Title:
Aerator air distribution manifold
United States Patent 8622370


Abstract:
The aerator air distribution manifold has a central plenum disposed at the lower end of a concentric rigid downpipe or duct, and a radial array of diffuser tubes extending from the plenum. Since the aerators are buoyant, the aeration tubes are deployed at a constant, uniform depth below the surface of the water at all times, regardless of the water level. All of the aerator manifolds receive their air supply from a remotely disposed air source. The air source may be based on shore, or may be based upon a ship or other floating vessel. A flexible air supply line or hose extends from the air supply to each of the buoyant aerators, the hose being supported by one or more rigid columns or poles anchored into the bottom of the body of water in which the aerators are placed.



Inventors:
Alenzi, Bader Shafaqa (Abdulla Almubarak, KW)
Application Number:
13/961865
Publication Date:
01/07/2014
Filing Date:
08/07/2013
Assignee:
ALENZI BADER SHAFAQA
Primary Class:
Other Classes:
210/242.2, 261/122.1
International Classes:
B01F3/04
Field of Search:
261/120, 261/121.1, 261/122.1, 261/124, 210/242.2
View Patent Images:
US Patent References:
20120228216FLOATING WATER TREATMENT DEVICE2012-09-13Gavrieli et al.
20110121472AERATION DEVICE FOR THE INTRODUCTION OF GAS BUBBLES INTO A LIQUID MEDIUM2011-05-26Magen261/120
20110089098BUOYANT WASTEWATER AERATION APPARATUS AND METHOD2011-04-21Siebert et al.210/232
7520493Floating diffused air aerator2009-04-21Haldane261/120
7441754Apparatus for introducing a gas into a body of liquid2008-10-28Trentadue et al.
20080000821APPARATUS FOR WATER DECONTAMINATION2008-01-03Drewelow
20050269262Biological film support module for wastewater treatment system2005-12-08McBride210/615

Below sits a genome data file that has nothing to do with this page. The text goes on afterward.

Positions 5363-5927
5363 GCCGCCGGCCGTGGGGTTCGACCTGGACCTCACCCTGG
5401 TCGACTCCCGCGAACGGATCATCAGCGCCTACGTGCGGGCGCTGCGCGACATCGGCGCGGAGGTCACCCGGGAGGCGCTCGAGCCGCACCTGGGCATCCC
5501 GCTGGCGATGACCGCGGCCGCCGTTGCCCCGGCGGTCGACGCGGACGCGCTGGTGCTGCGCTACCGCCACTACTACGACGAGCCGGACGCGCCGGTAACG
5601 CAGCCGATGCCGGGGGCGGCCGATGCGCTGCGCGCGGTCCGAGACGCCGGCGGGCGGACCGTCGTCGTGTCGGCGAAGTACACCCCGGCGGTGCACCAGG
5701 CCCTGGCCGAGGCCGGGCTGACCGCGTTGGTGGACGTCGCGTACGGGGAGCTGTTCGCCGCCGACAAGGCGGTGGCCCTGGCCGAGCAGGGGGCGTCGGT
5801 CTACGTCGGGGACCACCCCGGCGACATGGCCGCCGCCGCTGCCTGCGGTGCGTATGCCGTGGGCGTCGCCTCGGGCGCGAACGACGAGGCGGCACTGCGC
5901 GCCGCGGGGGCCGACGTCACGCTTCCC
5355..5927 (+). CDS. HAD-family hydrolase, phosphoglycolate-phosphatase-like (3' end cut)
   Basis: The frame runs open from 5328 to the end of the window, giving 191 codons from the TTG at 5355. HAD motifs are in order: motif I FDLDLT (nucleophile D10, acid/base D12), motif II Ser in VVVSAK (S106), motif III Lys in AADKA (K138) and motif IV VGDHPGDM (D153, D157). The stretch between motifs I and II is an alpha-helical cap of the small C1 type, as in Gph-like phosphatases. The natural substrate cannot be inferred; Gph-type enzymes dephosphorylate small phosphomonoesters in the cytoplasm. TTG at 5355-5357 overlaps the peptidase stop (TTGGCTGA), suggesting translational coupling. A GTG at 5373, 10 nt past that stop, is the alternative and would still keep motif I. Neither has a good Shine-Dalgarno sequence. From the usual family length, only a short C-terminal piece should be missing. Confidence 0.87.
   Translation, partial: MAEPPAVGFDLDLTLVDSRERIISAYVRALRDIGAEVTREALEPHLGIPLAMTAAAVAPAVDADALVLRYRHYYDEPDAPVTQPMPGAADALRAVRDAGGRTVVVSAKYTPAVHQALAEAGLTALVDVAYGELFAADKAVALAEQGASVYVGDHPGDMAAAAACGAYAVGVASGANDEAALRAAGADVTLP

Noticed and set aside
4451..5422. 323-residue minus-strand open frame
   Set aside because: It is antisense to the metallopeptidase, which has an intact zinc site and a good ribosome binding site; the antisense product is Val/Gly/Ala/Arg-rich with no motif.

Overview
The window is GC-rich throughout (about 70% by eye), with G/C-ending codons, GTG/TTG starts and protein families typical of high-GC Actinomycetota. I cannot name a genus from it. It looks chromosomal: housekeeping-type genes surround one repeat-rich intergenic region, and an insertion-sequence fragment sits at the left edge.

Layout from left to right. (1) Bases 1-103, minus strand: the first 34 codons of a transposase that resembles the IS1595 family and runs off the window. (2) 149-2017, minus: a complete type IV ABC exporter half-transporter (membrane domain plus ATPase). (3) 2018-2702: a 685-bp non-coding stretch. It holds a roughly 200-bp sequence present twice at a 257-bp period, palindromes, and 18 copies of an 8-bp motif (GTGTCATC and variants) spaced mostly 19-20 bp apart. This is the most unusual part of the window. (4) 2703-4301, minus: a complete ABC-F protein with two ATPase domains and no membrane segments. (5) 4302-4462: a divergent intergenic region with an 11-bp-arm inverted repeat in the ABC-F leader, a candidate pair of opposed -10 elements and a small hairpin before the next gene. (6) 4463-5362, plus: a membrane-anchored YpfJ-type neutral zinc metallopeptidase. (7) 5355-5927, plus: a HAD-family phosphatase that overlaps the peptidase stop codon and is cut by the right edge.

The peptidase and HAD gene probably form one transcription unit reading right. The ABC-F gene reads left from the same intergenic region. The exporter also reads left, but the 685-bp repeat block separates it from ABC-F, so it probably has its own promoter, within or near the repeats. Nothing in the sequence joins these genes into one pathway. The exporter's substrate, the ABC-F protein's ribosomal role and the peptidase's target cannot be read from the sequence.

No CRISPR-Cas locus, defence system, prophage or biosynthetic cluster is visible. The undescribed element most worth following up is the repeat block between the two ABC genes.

6719911Apparatus and method for the treatment of a contaminated fluid2004-04-13Bourke
20020113013Aeration system for wastewater2002-08-22Long et al.210/620
20020063346BUBBLE GENERATING DEVICE HAVING A FLOAT CONNECTED THERETO2002-05-30Lee et al.261/120
6264176Aeration diffuser2001-07-24Dickman et al.
5851448Single guide member retrievable aeration system1998-12-22Tyer261/122.1
4622139Aerator device1986-11-11Brown
4581181Floating platform aerator/mixer apparatus1986-04-08Nicholls261/91
4350648Floating aerator1982-09-21Watkins et al.261/120
4268398Sludge agitating method1981-05-19Shuck et al.
4229302Waste treatment apparatus with floating platform1980-10-21Molvar
4139579Apparatus for introducing air into a liquid including a liquid pump mounted within an aerator pressure chamber1979-02-13Blum
3671022METHOD AND APPARATUS FOR THE MICRODISPERSION OF OXYGEN IN WATER1972-06-20Laird et al.



Foreign References:
GB2322565A1998-09-02
Primary Examiner:
Bushey, Charles
Attorney, Agent or Firm:
Litman, Richard C.
Claims:
I claim:

1. An aerator air distribution manifold for a buoyant aerator, the aerator being adapted for buoyant placement upon the surface of a body of water, the body of water having a floor and being adjacent to a land mass, the aerator air distribution manifold comprising: a central plenum; a plurality of porous air diffuser tubes extending radially from the plenum in a generally horizontal plane; a circular brace disposed concentrically about the air diffuser tubes and the plenum, the brace being separated outwardly from the plenum; a rigid air duct having a lower end and an upper end opposite the lower end, the plenum being affixed concentrically to the lower end of the air duct; and a toroidal float, the air duct passing concentrically through the toroidal float.

2. The aerator air distribution manifold according to claim 1, further comprising: an air supply remotely disposed from the air duct; and an air delivery line extending from the air supply to the upper end of the air duct.

3. The aerator air distribution manifold according to claim 2, further comprising at least one support column supporting the air delivery line, the at least one support column being anchored and immovably affixed to the floor of the body of water.